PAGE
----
Cycling around town is becoming more and more popular, for pleasure and sport, as well as a reliable mode of transportation. However, San Antonio, Texas is not known for being cyclist-friendly. People who choose to bicycle around the city know, for the most part, to cycle around at their own risk. Many San Antonio motorists are not used to having to share the road with bicyclists, and many drivers can be oblivious and negligent and even aggressive towards bicyclists.
According to local San Antonio laws, bicycles are considered a sort of vehicle, and they are prohibited from traveling on sidewalks. In fact, if a bicyclist is caught cycling down a sidewalk, he can be ticketed. Recently, the city of San Antonio passed a new law called the “safe passage” ordinance, which demands that motorists stay at least 3 feet away from cyclists when following or passing. When traveling on main thoroughfares, cyclists are legally required to have adequate lights and reflectors, especially when cycling at nighttime. Many cycling clubs require their members to wear helmets, which greatly reduce the amount and severity of brain injuries and fatalities associated with cyclist collisions.
Though San Antonio is not considered a cyclist friendly city, the motorists of San Antonio are still required to respect cyclists’ rights. If motorists are found to impede or intrude on cyclists while on our local roadways, motorists can be ticketed amounts up to hundreds of dollars. According to a July 21, 2013 article in the San Antonio Express-News, some drivers who have struck and injured San Antonio cyclists are facing charges ranging from “failure to stop and render aid” to “intoxication manslaughter.” These charges are no joke. Motorists are required to respect cyclists’ rights.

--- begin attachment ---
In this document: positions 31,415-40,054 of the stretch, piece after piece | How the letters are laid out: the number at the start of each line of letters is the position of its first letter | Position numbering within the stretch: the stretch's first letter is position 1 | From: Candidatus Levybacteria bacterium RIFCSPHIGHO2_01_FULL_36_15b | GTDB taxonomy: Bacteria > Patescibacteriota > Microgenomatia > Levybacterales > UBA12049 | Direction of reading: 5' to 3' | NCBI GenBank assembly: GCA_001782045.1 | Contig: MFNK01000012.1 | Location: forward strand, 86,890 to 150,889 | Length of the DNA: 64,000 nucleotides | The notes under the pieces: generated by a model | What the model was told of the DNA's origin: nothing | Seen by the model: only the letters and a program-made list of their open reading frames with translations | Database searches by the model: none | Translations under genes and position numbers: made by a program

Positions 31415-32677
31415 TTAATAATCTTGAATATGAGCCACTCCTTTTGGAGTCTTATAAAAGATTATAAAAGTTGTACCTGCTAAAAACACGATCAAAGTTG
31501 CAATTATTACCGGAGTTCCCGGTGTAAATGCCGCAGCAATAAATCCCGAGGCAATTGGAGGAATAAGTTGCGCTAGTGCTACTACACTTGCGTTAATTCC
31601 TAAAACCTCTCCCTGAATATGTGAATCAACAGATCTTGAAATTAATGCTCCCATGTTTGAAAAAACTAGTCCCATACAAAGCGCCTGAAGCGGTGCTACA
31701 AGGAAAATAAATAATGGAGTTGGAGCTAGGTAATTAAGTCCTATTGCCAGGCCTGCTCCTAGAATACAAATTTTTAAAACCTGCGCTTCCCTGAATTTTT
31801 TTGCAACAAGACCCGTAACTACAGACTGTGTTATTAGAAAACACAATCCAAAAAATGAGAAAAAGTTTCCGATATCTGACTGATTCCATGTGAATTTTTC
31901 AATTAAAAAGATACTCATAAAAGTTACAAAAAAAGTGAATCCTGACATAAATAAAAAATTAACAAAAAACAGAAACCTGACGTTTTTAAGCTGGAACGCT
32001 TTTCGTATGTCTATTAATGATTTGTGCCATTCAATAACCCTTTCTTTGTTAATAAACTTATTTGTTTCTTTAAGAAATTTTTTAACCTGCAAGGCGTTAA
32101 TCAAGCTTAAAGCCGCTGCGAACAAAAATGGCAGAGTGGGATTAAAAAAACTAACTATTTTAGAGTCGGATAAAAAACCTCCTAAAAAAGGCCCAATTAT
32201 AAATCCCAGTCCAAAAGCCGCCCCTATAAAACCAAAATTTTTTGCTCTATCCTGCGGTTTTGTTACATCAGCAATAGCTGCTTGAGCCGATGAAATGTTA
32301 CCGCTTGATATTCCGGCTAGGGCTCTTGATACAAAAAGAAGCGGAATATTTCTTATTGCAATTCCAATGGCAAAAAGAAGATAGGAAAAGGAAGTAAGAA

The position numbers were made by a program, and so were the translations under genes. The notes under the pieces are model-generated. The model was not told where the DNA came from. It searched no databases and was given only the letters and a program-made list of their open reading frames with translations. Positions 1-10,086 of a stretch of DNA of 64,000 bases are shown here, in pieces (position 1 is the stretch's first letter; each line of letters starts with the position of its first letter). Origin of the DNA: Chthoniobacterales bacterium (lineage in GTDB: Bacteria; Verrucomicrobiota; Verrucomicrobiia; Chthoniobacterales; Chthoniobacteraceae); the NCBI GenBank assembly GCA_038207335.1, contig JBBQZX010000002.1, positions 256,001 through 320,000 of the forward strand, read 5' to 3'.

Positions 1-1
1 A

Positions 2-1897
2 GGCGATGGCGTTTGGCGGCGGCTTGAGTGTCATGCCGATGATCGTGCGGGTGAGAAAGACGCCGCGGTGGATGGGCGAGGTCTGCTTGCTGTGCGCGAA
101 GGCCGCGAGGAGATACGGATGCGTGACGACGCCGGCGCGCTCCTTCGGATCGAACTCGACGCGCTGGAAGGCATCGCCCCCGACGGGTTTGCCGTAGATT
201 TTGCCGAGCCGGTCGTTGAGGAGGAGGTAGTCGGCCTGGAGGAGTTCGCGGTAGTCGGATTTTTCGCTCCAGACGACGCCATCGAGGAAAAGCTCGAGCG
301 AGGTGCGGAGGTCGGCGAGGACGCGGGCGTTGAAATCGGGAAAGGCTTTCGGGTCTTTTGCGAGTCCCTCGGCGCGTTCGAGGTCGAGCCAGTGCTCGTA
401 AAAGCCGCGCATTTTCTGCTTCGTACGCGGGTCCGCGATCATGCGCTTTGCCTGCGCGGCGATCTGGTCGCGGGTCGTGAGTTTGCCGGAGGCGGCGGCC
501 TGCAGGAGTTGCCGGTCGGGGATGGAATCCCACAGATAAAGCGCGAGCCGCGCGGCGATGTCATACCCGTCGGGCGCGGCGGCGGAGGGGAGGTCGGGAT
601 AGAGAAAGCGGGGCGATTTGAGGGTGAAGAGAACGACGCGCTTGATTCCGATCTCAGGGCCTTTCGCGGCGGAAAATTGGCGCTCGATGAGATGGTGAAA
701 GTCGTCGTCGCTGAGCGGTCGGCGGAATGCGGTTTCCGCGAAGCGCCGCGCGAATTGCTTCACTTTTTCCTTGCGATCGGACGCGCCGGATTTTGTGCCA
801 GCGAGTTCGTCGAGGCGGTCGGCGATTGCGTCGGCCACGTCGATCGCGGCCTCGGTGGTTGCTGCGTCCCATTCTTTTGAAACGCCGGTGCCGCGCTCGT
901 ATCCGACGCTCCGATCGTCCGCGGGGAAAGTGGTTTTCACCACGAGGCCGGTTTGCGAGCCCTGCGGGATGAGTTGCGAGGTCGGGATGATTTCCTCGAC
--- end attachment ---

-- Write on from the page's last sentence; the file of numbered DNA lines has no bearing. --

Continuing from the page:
On the other hand, cyclists are required to abide by local laws and ordinances governing their behavior on our roadways, for their protection as well as the motorists with whom they share the road. The SA Express-News stated that cyclists are required to “obey all traffic laws, like stopping at red lights and stop signs, and use hand signals for stopping and turning,” just as if the cyclists were driving a motor vehicle. Everyone, motorists and cyclists alike, are required to share the road with one another and adhere to local traffic laws.
The rules of the road are changing. San Antonio, along with many other cities across the United States, is in a period of adjustment. Even local law enforcement officers are having to familiarize themselves with new local cyclist laws. For everyone, knowing and being familiar with the new laws can help to avoid injury and liability. If you are in the unfortunate situation of having already been in a wreck with a motorist or cyclist, you might need to contact an attorney who has extensive knowledge of personal injury and automobile cases.